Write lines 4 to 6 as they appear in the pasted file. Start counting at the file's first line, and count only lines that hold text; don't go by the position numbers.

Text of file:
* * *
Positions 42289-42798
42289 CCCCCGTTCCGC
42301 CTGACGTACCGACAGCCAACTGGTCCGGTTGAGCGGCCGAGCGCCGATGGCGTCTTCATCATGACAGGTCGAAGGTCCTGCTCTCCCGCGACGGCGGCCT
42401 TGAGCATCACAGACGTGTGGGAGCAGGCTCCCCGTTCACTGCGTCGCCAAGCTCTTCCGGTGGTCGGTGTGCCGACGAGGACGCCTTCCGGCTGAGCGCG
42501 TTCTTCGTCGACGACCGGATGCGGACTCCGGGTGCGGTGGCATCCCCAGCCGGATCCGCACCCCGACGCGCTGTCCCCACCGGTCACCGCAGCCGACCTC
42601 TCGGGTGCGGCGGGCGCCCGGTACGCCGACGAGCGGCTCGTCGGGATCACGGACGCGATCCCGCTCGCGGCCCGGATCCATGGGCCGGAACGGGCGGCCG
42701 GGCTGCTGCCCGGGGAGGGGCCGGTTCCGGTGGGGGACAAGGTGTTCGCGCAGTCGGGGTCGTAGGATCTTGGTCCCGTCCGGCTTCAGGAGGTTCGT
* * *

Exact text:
42401 TGAGCATCACAGACGTGTGGGAGCAGGCTCCCCGTTCACTGCGTCGCCAAGCTCTTCCGGTGGTCGGTGTGCCGACGAGGACGCCTTCCGGCTGAGCGCG
42501 TTCTTCGTCGACGACCGGATGCGGACTCCGGGTGCGGTGGCATCCCCAGCCGGATCCGCACCCCGACGCGCTGTCCCCACCGGTCACCGCAGCCGACCTC
42601 TCGGGTGCGGCGGGCGCCCGGTACGCCGACGAGCGGCTCGTCGGGATCACGGACGCGATCCCGCTCGCGGCCCGGATCCATGGGCCGGAACGGGCGGCCG